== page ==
Introduction to Secure File Transfer over HTTPS using Oauth2 Client Credentials Grant and Optional Encryption
Data from HR or other personnel-tracking systems are essential to be synchronized with ThreatSwitch. Employee data such as department, job title, or termination date change frequently, and would impose a heavy burden of manual synchronization.
Fortunately, ThreatSwitch’s API allows for this data to be automatically imported on a recurring basis set at the customer’s preferences. For customers using the most common ERPs or HRIS including Workday, SuccessFactors, or PeopleSoft, selective updates can be sent via an HTTPS request to ThreatSwitch. With most HR systems, export jobs can be scheduled on a recurring basis, and then routed to ThreatSwitch by a scheduled worker.
As part of the initial implementation, data fields will be mapped from the customer’s schema to ThreatSwitch’s database. The selected fields will then be automatically used and mapped for all recurring imports.
At a high-level, a typical integration flow may include the following steps:
A set of client credentials are generated by ThreatSwitch for a transactional Integration User that include a Client ID and Client Secret. These are equivalent to a username and password and should be stored securely by the customer.
Data is exported internally in a flat file format from the HRIS via SFTP to an internal location or data warehouse.
The scheduled worker uses the stored client credentials (from step 1) to authenticate with ThreatSwitch.
If successful, ThreatSwitch returns a one time use authentication token to be used in a subsequent request.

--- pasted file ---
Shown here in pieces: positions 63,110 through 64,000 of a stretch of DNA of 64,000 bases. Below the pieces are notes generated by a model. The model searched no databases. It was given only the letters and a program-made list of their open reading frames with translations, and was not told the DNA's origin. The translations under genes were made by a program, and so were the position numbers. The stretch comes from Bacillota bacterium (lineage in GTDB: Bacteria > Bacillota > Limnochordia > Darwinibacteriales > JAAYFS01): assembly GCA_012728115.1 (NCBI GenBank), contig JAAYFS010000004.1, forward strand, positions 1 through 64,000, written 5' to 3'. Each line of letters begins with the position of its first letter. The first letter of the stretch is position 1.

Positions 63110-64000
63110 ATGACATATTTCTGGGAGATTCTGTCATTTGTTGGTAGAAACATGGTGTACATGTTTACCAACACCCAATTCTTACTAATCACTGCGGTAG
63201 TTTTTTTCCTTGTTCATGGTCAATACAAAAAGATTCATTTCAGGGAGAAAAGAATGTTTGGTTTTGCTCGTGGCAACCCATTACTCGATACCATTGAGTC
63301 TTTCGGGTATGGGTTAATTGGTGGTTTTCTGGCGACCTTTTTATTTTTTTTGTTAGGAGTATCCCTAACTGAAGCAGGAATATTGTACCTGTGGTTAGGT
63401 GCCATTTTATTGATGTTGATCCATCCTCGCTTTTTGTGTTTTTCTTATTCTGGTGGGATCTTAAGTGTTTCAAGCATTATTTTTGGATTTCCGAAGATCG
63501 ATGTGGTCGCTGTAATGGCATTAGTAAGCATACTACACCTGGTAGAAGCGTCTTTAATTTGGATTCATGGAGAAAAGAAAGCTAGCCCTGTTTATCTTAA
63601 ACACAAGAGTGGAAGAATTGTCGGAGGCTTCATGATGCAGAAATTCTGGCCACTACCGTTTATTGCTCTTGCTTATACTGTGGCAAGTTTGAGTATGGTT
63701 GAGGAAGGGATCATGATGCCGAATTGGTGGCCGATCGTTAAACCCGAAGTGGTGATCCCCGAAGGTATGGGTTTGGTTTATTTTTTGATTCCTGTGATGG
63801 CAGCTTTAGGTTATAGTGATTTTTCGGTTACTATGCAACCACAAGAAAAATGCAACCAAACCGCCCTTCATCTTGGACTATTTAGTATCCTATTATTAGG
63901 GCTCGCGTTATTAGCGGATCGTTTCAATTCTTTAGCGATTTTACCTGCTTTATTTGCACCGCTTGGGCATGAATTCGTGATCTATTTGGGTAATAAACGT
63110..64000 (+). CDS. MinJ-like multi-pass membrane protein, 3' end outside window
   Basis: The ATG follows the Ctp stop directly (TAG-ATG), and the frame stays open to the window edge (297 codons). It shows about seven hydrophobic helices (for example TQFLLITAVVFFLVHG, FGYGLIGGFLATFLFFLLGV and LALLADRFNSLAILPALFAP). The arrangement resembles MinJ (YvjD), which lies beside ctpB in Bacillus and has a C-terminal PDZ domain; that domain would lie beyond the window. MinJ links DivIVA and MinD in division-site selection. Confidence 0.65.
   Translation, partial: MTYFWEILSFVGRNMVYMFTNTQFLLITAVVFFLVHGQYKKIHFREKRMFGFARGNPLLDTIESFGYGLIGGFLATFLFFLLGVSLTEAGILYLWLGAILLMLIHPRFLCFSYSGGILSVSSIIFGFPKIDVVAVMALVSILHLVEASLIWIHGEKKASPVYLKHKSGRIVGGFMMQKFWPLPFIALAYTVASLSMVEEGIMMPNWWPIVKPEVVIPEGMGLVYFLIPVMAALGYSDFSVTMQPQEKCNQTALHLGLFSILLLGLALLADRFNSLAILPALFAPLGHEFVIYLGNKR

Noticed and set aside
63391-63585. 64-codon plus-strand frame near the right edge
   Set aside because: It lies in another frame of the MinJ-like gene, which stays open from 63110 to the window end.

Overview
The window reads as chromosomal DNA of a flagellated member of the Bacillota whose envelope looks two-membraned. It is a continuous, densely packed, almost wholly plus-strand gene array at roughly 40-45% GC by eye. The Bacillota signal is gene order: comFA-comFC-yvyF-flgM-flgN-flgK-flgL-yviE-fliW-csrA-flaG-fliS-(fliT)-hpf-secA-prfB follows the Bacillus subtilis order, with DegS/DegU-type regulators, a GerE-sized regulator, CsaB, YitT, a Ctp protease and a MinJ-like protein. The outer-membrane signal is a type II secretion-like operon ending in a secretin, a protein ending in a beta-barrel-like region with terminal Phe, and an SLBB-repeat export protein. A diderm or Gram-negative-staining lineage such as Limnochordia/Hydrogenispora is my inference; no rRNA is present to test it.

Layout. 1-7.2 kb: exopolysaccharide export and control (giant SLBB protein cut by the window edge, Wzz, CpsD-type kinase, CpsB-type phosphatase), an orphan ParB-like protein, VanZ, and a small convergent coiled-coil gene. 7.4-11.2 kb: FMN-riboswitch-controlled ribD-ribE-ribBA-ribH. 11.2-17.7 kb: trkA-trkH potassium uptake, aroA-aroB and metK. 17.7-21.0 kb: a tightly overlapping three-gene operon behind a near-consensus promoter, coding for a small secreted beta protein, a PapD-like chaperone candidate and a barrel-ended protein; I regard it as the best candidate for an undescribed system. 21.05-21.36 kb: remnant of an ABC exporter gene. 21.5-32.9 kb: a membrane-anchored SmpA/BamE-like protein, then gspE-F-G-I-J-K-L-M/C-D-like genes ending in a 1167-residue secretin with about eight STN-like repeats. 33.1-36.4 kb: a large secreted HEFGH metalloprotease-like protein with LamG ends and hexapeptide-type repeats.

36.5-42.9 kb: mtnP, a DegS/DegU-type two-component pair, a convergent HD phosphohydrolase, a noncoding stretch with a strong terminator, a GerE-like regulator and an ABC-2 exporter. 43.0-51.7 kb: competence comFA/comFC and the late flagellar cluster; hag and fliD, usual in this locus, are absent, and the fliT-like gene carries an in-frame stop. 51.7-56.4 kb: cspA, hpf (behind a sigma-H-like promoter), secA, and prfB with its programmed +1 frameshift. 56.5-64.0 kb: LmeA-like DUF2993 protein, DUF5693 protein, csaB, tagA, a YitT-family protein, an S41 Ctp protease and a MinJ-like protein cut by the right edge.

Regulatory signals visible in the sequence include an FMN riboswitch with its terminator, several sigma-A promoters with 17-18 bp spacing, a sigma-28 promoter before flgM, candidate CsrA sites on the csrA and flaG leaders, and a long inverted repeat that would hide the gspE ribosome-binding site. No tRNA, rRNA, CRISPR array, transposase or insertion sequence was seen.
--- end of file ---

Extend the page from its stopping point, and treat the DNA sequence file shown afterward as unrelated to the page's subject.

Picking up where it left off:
The worker uses the authentication token to authorize an HTTPS request that sends the encrypted file contents and associated metadata (including optional header mappings and/or an encryption_key_id) to ThreatSwitch.
Pending another round of security checks, the file is decrypted and imported into ThreatSwitch. All data and changes are logged as part of the import process.
Upon completion, an HTTPS response will indicate success or failure and the results of the import will be viewable within the ThreatSwitch application.
Per Figure 1, ThreatSwitch uses an Oauth2 Client Credential Grant to securely transfer and authenticate the data sent to it. Properly implemented OAuth2 authentications are secure, reliable, and in widespread use. The OAuth2 Client Credential Grant flow provides the basis of the OpenID Connect Single Sign On mechanism in use by ThreatSwitch customers today and is the same authentication protocol used by Amazon Web Services for all of its APIs.
Additionally, OAuth2 Client Credentials are tied to individual users within the system meaning that the permissions associated with the client credentials can be controlled and all events logged and monitored.
This authentication protocol does not require ThreatSwitch to have any knowledge of customer source data, is readily amenable to scheduled tasks, and allows ThreatSwitch to return meaningful debugging information to customers while configuring their import jobs. Compared to other implementations such as SFTP, an OAuth2-based integration method dramatically reduces the ThreatSwitch team’s direct access to customer data and ensures that our team is essentially bliind to critical PII sensitive information.
An ideal integration user for importing production data would have a Custom Role granted “Create Import” which limits permissions exclusively to allow data import and send along the relevant metadata required for decryption. The integration user can never access the decrypted data or have any direct knowledge of the associated encryption keys. Nor does ThreatSwitch or any of its employees.
ThreatSwitch’s scheduled flat file integration leverages all of ThreatSwitch’s logging and monitoring capabilities. Administrators are able to identify row-level errors in data imports, as well as track each import in real-time, simplifying debugging and long-term data cleanup.
Customers must configure a scheduled worker with stored credentials that executes the HTTPS requests. ThreatSwitch provides code samples of functioning implementations to make this process easy and ensure a short stand-up period.